A Thought on Evolutionary Textualism

One of the more interesting things about the directions in which Employment Division v. Smith has been interpreted by subsequent judges is the possible implication for textualism as a theory of constitutional interpretation.  The primary virtue of textualism is sometimes said to be its fixity: words mean something — and that something can be fixed and understood by later interpreters to mean exactly what it meant at the time of the words’ authorship.  And yet it seems to me that the interpretation of the Smith decision — and particularly the expansion of the exceptions which Smith itself mentions (including by the Court itself in Hosanna-Tabor) — may suggest something like the opposite view.  Textualism is in some ways a theory of interpretive change, in a way that intentionalism could never be.

Here’s why. 

We know that Justice Scalia was the author of Smith.  And we know that his Smith opinion for the majority was joined by 4 other Justices (Justice O’Connor wrote a special concurrence which did not adopt the Smith framework).  And we also know that Smith itself seems to carve out really three categories of exception — for hybrid rights, regulatory schemes with individual assessments, and the issue of church autonomy.

What we don’t know is what either Justice Scalia or any of the other Justices who signed on to the opinion intended by making the exceptions to Smith’s general rule.  Perhaps they really intended to create major exceptions which would put in doubt the central holding of the case.  Or perhaps they needed to make these exceptions simply in order to circumvent existing precedent, never intending (or desiring) that those exceptions would see the light of day again in future cases.  Or maybe there was a combination of motivations — some exceptions were really intended to have doctrinal consequences, while others were just attempts to get around some inconvenient decisions of the past.  We could ask Justice Scalia or any of the other Justices signing the majority opinion what they intended 22 years ago, but we are not likely to get a reliable answer.  It’s hard to remember what one intended by doing something in the past, let alone in a single case among hundreds some decades long past, and now lost to the sands of time.

But it gets fun when one reflects on what happened next.  In the wake of Smith, lower courts had to make sense of its language.  They had to interpret the language — including, and especially, the exceptions to the central rule — in a way that made sense to them in light of the specific concerns reflected in their own cases.  It was the text, rather than the intentions motivating it, which served as their guide and governed the texts that they in turn produced.  And by interpreting the text in this way, lower court judges moved Free Exercise law in directions possibly (probably…almost certainly) not intended by the Justices who joined Smith.  It is entirely possible (perhaps even likely) that the exception for individualized assessments made in Smith was never remotely intended to ground a subsequent doctrinal evolution in which that exception was interpreted, expounded, and expanded upon by lower courts.  But that is exactly what has happened: in fact, it has happened many times over, as different judges have interpreted it in very different ways.  The Justices may have intended one thing, but the words of Smith do not belong to them, and it is for later courts to interpret them in new ways — ways which take text in unexpected and likely unforeseen directions.  This phenomenon occurred in Hosanna-Tabor too.  If you had asked Justice Scalia at the time he wrote Smith whether he thought that the ministerial exception lay outside of Smith’s general rule, he may well have given you a very different answer than what he gave in signing on to CJ Roberts’s decision this past January.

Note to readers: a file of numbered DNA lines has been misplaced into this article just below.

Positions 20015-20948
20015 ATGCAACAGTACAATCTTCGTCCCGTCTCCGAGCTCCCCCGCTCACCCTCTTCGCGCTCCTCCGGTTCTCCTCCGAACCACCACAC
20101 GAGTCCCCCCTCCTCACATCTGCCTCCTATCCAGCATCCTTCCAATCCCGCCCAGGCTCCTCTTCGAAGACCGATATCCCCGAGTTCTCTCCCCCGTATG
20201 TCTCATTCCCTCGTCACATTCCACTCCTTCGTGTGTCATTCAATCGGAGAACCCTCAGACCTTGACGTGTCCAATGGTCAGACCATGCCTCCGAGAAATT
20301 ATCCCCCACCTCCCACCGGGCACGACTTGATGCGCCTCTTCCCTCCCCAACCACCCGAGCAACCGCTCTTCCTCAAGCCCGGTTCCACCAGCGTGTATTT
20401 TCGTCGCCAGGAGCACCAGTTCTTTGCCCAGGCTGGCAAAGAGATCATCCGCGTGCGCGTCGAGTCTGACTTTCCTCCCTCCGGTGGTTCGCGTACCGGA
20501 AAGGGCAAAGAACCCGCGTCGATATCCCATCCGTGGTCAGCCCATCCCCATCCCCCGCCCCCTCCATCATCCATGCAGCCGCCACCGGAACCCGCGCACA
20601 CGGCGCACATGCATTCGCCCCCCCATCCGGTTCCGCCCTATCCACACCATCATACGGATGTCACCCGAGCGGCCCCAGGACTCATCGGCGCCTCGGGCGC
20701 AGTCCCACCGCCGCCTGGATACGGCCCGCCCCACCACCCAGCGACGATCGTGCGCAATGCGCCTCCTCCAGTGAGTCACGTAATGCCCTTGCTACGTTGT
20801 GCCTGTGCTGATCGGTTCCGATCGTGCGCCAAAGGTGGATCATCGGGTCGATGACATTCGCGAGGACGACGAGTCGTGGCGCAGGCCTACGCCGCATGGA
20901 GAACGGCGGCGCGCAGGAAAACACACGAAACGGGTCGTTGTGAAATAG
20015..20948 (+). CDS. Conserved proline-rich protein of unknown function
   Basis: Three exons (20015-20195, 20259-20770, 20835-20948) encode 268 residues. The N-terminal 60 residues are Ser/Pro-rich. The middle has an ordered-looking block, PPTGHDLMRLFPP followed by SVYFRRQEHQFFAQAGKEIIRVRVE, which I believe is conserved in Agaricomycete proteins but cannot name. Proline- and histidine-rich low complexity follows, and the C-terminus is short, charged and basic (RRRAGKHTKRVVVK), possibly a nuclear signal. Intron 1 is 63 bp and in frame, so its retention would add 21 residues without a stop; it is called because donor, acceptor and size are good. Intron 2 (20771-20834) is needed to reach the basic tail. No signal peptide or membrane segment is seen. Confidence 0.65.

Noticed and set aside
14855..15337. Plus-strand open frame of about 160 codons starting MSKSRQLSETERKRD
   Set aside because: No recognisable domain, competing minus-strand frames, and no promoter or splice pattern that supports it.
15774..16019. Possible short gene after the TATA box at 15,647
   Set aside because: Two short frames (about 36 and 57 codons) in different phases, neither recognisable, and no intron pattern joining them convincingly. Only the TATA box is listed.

My own view is that the evolutionary quality of textualism might please Justice Scalia, himself (along with Justice Black) a primary exponent of its virtues.  The text does not belong to its author.  It belongs to the interpreters that follow — to those others that come after.  It is in this way that textualism may be a theory of both fixity and gradual change.

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